Comissario Guido Brunetti of the Venice Police Department is reading witness statements about an altercation between two water-taxi drivers — and seriously considering a coffee — when a call comes in from one of the city’s libraries.
Meeting with the chief librarian of the lovely Biblioteca Merula, Brunetti learns that someone has absconded with several volumes and a wealth of pages cut from the rare book collection. Immediate suspicions fall on a US researcher, though Brunetti’s curiosity is also piqued by a former priest who has been a fixture in the reading room for several years.
With its loudly reverberating echoes of the recent real-life thefts from the Girolamini Library in Naples, Donna Leon’s “By Its Cover” will both delight and strike fear into bibliophiles’ hearts. And, as is always the case with a Guido Brunetti mystery, there is more going on than meets the eye. Leon offers a finely drawn tale that encompasses theft, blackmail, emotional violence, and murder, as well as a rich array of characters, from the wealthy, aristocratic benefactor of the library to the institution’s guard, who quietly admits to Brunetti that he reads in his downtime at work: “That way I have something interesting to tell my wife when I get home.” While exploring the rare book world, Brunetti’s 23d outing also offers tantalizing glimpses into Venice’s palazzos, its cafes and bars, its buzzing canals and mellow backstreets.
Leon’s longtime protagonist is a thoughtful, introspective detective who never stops taking “a special delight in the surprising things he learned from people: they did and said the most unexpected things, both good and bad.” He wields his quietly discerning approach with the help of an unyieldingly supportive network that includes his incisive, amiable wife, Paola; the wry, dry taxi driver Foa; the flamboyantly dressed and highly efficient Signorina Elettra (her pink angora sweater causes Brunetti “immediately to revise his low opinion of both the colour and the wool”); and the wise and witty Ispettore Vianello.
Leon compellingly combines their workaday crime-solving with a detailed picture of a vanishing Venice, its gently telling street scenes and people — “most foreign men did not stand so close to one another during a conversation” — and the contemporary changes that are hastening the city’s demise. One scene in particular cuts to the heart of 21st-century cannibalization as Brunetti and Foa are library-bound in a water-taxi:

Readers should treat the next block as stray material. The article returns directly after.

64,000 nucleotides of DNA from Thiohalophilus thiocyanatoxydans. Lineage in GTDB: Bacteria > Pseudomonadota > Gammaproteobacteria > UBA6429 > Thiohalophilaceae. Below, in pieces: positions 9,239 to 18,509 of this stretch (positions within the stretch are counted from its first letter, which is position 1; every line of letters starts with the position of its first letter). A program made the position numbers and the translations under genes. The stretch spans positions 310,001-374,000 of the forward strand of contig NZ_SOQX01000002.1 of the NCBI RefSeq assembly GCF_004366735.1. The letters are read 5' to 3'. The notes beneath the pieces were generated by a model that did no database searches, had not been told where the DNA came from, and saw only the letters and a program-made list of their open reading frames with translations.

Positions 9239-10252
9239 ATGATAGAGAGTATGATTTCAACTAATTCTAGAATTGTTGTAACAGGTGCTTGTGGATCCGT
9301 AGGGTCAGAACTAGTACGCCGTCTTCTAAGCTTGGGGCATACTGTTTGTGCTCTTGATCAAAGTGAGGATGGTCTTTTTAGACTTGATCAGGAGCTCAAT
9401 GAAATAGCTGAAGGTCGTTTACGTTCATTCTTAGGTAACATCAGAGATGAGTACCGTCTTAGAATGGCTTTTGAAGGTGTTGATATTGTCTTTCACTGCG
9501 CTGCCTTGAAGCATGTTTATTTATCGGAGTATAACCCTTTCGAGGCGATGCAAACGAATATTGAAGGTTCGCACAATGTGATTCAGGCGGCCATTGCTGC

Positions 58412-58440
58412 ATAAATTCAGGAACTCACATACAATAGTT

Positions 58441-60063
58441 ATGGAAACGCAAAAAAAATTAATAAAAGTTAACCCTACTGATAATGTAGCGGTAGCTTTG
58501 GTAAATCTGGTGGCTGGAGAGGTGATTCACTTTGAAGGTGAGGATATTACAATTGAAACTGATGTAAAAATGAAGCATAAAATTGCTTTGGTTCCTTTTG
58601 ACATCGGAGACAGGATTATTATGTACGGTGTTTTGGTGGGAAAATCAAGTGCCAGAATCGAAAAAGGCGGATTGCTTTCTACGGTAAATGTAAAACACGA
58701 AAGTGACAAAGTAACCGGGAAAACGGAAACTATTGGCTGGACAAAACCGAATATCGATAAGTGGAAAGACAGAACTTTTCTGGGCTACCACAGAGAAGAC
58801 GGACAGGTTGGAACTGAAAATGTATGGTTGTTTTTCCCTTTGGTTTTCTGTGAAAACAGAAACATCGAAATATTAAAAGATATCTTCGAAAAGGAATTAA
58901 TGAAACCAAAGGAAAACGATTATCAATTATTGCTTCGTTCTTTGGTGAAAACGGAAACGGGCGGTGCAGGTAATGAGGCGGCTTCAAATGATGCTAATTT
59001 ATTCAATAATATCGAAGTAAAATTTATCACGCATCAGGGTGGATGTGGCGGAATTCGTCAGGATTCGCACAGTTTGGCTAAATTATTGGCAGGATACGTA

“Ahead of them was the stern of one of the newest, largest cruise ships. Its enormous rear end stared bluntly back at them, as if daring them to comment.”
“From their perspective, it blocked out the city, blocked out the light, blocked out all thought of sense or reason or the appropriateness of things. They trailed along behind it, watching the wake it created avalanche slowly towards the rivas on both sides, tiny wave after tiny wave after tiny wave, and what in God’s name was the thrust of that vast expanse of displaced water doing to those stones and to the centuries-old binding that kept them in place? Suddenly the air was unbreathable as a capricious gust blew the ship’s exhaust down on them. . . . A vaporetto appeared on the other side, coming towards them, and the people on the deck, no doubt Venetians, raised their fists and shook them at the passengers, but the tourists were looking the other way and failed to see the friendly natives. Brunetti thought of Captain Cook, dragged from the surf, killed, cooked, eaten by other friendly natives. ‘Good,’ he said, under his breath.”
Donna Leon has never shied away from showcasing the damaging bureaucratic red tape and corrupt infrastructure of Italy and its effect on her beloved Venice. Here, woven into a story about both a love of books and a startling disregard for them — and with a vicious murder at the heart of it — there are particularly affecting passages, from the more overt destructive corruption to the direst scenarios of poverty and desperation.
Daneet Steffens is a journalist and book critic. Follow her on Twitter @daneetsteffens.